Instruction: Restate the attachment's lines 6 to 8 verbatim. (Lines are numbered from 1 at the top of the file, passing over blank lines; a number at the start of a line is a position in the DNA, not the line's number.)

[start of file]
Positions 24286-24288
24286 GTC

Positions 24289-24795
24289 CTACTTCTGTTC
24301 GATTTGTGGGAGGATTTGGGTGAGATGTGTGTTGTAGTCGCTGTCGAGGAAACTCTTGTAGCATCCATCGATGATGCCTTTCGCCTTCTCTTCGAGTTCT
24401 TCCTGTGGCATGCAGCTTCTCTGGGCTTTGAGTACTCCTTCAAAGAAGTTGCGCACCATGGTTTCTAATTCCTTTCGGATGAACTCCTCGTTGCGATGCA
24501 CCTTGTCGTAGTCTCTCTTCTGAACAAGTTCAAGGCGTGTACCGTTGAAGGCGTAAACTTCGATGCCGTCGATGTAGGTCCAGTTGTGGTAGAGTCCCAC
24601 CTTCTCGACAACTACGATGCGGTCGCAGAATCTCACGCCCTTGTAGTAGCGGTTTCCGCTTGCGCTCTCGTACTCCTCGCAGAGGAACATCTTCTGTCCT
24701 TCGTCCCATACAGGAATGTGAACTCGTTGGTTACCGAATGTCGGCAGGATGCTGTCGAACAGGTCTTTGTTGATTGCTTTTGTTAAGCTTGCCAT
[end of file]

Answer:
24401 TCCTGTGGCATGCAGCTTCTCTGGGCTTTGAGTACTCCTTCAAAGAAGTTGCGCACCATGGTTTCTAATTCCTTTCGGATGAACTCCTCGTTGCGATGCA
24501 CCTTGTCGTAGTCTCTCTTCTGAACAAGTTCAAGGCGTGTACCGTTGAAGGCGTAAACTTCGATGCCGTCGATGTAGGTCCAGTTGTGGTAGAGTCCCAC
24601 CTTCTCGACAACTACGATGCGGTCGCAGAATCTCACGCCCTTGTAGTAGCGGTTTCCGCTTGCGCTCTCGTACTCCTCGCAGAGGAACATCTTCTGTCCT